Whether they are helping us avoid direct contact or filling a void in our daily lives, our constant reliance on devices has become a cause for panic when they become unusable. A third (34%) of people worry that they will not be able to entertain themselves if they cannot access a connected device. 12% are even concerned that they won’t be able to pretend to be busy if their device is out of action.

Dmitry Aleshin, VP for Product Marketing, Kaspersky Lab said, “The reliance on connected devices is impacting us in more ways than we could have ever expected. There is no doubt that being connected gives us the freedom to make modern life easier, but devices are also vital to help people get through different and difficult social situations. No matter what your ‘connection crutch’ is, it is essential to make sure your device is online and available when you need it most.”

To ensure your device lifeline is always there and in top health – no matter what the reason or situation – Kaspersky Security Cloud keeps your connection safe and secure:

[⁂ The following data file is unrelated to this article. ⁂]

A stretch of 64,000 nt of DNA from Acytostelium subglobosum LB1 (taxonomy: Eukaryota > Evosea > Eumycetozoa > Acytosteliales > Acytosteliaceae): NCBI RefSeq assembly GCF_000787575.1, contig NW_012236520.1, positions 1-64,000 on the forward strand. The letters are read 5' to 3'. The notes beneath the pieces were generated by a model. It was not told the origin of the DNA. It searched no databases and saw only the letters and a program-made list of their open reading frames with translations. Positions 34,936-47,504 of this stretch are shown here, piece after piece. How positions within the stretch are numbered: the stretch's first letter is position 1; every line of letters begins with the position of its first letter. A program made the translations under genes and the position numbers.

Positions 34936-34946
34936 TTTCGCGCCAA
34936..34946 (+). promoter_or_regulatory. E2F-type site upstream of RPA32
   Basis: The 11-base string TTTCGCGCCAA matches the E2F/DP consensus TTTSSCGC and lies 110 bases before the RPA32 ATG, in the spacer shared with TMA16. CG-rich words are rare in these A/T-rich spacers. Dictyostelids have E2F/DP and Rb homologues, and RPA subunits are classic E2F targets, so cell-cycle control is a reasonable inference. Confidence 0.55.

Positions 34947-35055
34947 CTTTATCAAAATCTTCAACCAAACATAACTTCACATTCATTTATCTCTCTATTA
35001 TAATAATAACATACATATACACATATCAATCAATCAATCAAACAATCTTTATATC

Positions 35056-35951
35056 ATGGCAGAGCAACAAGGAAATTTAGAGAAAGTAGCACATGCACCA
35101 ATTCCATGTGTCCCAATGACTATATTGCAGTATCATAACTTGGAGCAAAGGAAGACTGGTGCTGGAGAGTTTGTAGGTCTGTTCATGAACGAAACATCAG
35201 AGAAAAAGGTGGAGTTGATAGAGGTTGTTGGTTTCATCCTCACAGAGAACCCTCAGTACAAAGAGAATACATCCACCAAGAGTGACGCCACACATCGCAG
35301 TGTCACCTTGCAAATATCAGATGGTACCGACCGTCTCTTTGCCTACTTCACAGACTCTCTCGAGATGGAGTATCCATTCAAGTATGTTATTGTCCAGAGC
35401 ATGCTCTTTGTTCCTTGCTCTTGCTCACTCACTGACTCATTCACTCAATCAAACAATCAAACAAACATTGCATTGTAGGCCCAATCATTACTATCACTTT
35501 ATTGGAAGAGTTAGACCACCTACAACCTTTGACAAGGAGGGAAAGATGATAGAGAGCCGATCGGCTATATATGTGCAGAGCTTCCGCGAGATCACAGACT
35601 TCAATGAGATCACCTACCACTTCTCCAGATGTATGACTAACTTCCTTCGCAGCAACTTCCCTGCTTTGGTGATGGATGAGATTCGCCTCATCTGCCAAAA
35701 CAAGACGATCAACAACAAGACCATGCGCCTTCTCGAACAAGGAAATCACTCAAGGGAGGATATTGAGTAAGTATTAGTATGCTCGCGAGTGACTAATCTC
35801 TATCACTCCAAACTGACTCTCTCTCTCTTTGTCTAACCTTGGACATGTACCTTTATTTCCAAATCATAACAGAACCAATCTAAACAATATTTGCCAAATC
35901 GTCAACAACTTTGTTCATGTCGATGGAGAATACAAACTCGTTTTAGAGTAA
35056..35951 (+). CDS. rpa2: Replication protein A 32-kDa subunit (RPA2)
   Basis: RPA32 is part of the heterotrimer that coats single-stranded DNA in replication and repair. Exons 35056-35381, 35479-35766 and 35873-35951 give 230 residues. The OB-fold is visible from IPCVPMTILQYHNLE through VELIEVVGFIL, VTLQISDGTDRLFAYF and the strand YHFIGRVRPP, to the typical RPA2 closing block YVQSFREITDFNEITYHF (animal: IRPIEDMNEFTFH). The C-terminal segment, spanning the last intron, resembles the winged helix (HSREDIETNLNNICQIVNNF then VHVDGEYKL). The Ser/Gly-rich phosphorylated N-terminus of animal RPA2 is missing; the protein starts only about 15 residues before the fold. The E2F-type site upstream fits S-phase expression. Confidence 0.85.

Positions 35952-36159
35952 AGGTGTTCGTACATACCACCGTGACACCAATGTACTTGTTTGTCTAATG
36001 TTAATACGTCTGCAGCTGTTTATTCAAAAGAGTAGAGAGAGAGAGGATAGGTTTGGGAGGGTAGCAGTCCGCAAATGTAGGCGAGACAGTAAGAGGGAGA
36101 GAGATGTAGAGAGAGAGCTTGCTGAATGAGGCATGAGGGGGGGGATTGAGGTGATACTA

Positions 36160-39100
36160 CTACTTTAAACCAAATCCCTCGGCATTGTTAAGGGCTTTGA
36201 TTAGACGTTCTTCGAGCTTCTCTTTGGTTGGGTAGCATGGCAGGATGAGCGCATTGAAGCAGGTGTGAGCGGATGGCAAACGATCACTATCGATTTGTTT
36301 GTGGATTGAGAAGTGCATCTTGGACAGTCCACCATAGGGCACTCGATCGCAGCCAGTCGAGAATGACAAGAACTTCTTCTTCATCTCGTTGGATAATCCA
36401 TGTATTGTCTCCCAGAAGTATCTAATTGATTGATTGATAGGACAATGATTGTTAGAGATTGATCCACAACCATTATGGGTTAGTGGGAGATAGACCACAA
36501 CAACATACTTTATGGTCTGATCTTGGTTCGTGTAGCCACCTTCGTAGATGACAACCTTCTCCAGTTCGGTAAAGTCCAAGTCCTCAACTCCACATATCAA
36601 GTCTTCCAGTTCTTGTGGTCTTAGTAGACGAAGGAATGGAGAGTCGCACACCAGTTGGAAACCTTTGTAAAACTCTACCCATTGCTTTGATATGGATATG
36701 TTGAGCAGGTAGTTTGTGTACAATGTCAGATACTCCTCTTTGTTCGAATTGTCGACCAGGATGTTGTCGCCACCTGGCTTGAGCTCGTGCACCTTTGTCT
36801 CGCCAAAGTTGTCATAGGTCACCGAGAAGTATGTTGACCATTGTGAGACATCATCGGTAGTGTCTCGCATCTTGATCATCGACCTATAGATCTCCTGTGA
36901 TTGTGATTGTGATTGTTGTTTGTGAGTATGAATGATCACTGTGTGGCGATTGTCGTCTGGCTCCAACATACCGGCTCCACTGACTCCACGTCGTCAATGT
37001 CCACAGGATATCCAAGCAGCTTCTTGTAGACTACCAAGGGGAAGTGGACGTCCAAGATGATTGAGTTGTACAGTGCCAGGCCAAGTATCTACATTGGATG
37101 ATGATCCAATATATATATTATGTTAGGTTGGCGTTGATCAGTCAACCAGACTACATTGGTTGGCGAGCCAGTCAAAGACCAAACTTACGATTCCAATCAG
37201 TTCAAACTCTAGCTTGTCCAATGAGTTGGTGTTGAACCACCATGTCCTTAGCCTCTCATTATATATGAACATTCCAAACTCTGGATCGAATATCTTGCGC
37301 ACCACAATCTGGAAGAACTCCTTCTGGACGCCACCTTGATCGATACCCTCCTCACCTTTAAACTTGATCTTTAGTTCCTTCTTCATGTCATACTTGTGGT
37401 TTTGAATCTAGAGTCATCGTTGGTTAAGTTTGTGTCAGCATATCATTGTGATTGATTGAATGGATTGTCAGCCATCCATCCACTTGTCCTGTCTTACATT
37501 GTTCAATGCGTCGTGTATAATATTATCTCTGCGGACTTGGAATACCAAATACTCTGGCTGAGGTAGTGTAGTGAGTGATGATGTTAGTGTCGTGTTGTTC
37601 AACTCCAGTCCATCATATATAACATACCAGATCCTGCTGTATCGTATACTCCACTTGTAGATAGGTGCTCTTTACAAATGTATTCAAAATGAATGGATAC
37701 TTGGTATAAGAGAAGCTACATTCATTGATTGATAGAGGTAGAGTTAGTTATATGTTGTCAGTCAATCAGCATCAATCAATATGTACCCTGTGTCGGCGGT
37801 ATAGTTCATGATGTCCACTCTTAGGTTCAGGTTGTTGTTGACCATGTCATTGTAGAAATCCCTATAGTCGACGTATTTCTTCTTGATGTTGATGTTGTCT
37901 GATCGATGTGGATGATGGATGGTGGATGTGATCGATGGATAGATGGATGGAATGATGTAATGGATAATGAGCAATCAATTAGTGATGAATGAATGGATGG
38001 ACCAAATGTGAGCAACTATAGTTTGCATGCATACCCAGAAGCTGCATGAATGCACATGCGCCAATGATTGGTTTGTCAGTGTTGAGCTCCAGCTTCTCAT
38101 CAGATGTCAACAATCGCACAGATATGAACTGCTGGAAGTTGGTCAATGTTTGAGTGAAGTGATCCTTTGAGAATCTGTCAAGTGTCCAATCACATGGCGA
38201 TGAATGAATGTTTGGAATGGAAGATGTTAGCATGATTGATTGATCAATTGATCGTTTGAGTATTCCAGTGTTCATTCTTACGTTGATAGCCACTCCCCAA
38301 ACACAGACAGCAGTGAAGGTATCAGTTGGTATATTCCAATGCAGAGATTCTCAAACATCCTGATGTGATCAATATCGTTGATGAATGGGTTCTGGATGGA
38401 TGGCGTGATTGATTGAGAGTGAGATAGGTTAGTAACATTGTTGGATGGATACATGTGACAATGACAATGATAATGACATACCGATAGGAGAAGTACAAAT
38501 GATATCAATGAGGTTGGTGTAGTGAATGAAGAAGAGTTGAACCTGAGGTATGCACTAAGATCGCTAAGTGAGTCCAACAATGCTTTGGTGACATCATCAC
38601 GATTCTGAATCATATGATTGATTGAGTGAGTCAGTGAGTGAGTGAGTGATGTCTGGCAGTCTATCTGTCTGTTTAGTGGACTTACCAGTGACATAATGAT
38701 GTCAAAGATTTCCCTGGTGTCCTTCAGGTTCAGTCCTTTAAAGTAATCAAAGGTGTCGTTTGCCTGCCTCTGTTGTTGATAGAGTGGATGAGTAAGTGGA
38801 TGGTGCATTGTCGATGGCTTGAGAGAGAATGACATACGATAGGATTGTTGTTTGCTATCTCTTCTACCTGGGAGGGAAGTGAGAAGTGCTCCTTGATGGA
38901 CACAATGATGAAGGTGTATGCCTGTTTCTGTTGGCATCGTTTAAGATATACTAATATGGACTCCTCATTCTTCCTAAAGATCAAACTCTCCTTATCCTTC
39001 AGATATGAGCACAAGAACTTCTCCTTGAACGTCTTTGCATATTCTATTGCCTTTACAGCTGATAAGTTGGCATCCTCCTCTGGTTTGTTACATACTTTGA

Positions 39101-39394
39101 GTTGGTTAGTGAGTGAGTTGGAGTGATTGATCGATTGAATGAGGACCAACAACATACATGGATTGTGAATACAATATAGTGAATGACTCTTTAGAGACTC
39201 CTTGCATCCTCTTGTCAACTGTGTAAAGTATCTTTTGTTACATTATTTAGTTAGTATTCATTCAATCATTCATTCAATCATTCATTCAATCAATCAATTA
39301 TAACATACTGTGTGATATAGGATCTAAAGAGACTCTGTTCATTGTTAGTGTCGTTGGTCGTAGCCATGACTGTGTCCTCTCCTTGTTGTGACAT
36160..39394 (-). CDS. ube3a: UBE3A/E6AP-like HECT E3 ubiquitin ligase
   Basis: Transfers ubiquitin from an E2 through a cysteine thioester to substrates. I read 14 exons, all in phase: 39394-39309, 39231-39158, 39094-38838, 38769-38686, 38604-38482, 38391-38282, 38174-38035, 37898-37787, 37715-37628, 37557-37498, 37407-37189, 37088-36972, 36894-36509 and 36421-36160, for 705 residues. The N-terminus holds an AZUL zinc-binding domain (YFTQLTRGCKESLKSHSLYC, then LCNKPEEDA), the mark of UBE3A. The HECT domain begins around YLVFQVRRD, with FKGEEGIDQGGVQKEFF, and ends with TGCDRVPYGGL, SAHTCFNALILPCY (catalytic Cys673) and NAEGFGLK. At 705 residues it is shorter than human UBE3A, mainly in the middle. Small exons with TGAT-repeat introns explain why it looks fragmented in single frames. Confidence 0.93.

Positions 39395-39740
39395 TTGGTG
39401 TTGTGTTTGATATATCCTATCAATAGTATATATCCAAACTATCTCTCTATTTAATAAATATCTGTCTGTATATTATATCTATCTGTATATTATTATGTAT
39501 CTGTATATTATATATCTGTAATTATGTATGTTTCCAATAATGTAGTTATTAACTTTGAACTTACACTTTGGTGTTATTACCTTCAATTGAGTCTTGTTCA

·         I want to use my device while waiting for a friend – is it secure to access the bar’s Wi-Fi?

With Kaspersky Security Cloud, devices are protected against network threats, even if the user needs to use insecure public Wi-Fi hotspots. This is done through transferring data via an encrypted channel to ensure personal data safety, so users’ devices are protected on any connection.

·         Oh no! I’m bored but my phone’s battery is getting low – what am I going to do?

Users can track their battery level thanks to a countdown of how many minutes are left until their device shuts down in the Kaspersky Security Cloud interface. There is also a wide-range of portable power supplies available to keep device batteries charged while on-the-go.

·         I’ve lost my phone! How will I keep myself entertained now?

Should the unthinkable happen and you lose or have your phone stolen, Kaspersky Security Cloud can track and protect your device from data breaches, for complete peace of mind. Remote lock and locate features ensure your device remains secure until you are reunited.